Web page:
“I Am Learning to Abandon the World” by Linda Pastan

I am learning to abandon the world
before it can abandon me.
Already I have given up the moon
and snow, closing my shades
against the claims of white.
And the world has taken
my father, my friends.
I have given up melodic lines of hills,
moving to a flat, tuneless landscape.
And every night I give my body up
limb by limb, working upwards
across bone, towards the heart.
But morning comes with small
reprieves of coffee and birdsong.
A tree outside the window
which was simply shadow moments ago
takes back its branches twig
by leafy twig.
And as I take my body back
the sun lays its warm muzzle on my lap
as if to make amends.

Linda Pastan, “I Am Learning to Abandon the World” from PM/AM: New and Selected Poems (New York: W. W. Norton & Company, 1982). Copyright © 1982 by Linda Pastan.

6 thoughts on ““I Am Learning to Abandon the World” by Linda Pastan

    1. I had the feeling this was a break-up poem (though not literally)…she’s breaking it off with the world because she sees how it all inevitably ends. It’s been cruel and has taken so much from her, so she’s going to leave it before it can leave her… Detaching from its beauty…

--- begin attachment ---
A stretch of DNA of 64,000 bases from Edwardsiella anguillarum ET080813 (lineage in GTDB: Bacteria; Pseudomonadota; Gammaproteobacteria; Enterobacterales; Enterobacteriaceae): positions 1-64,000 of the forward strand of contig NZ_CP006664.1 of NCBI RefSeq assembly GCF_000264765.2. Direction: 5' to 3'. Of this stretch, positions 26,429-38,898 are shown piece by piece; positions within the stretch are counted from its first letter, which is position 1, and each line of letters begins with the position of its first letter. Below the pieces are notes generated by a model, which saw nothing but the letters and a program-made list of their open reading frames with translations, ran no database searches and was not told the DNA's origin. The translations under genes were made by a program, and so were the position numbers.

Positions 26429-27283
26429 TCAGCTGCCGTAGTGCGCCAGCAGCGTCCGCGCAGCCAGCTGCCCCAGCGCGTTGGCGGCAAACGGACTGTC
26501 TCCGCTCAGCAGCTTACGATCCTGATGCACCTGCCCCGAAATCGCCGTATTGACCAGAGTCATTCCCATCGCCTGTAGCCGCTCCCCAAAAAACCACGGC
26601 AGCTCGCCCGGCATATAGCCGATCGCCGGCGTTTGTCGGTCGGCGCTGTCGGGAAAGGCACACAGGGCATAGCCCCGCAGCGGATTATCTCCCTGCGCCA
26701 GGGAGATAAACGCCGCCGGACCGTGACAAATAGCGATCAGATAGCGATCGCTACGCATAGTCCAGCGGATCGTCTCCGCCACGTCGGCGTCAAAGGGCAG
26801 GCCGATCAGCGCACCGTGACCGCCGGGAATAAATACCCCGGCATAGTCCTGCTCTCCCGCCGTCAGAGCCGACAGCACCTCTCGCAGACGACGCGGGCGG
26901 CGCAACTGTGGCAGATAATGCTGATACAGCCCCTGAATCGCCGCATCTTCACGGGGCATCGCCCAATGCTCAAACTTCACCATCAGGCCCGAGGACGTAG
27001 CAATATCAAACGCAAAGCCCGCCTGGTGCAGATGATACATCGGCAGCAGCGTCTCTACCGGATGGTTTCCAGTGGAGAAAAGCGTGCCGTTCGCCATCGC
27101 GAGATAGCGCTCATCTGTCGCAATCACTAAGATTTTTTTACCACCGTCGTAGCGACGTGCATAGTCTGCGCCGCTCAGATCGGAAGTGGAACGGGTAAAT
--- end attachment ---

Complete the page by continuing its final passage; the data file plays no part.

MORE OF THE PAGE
But each morning, the rich coffee…the bird songs…the new leaves…the sweet atonement of warm sunshine in her lap. Like the world wants to make up with her, like it’s sorry. Pulling her back in. How can she *not* love it?

      Sweet and loving happy ending or a cyclic abusive relationship though? Hmm. Maybe it can be both?…What was that poem, “I am learning to love the world again?” Bass, I think? I’ll find it and post link.

      Pastan … Ooph. She’s absolutely incredible.

      Liked by 1 person

    2. Yep, Bass. And it was for you. 😉

      The Thing Is

      to love life, to love it even
      when you have no stomach for it
      and everything you’ve held dear
      crumbles like burnt paper in your hands,
      your throat filled with the silt of it.
      When grief sits with you, its tropical heat
      thickening the air, heavy as water
      more fit for gills than lungs;
      when grief weights you like your own flesh
      only more of it, an obesity of grief,
      you think, How can a body withstand this?
      Then you hold life like a face
      between your palms, a plain face,
      no charming smile, no violet eyes,
      and you say, yes, I will take you
      I will love you, again.

      “The Thing Is” by Ellen Bass, Mules of Love.

      Liked by 1 person

Comments are closed.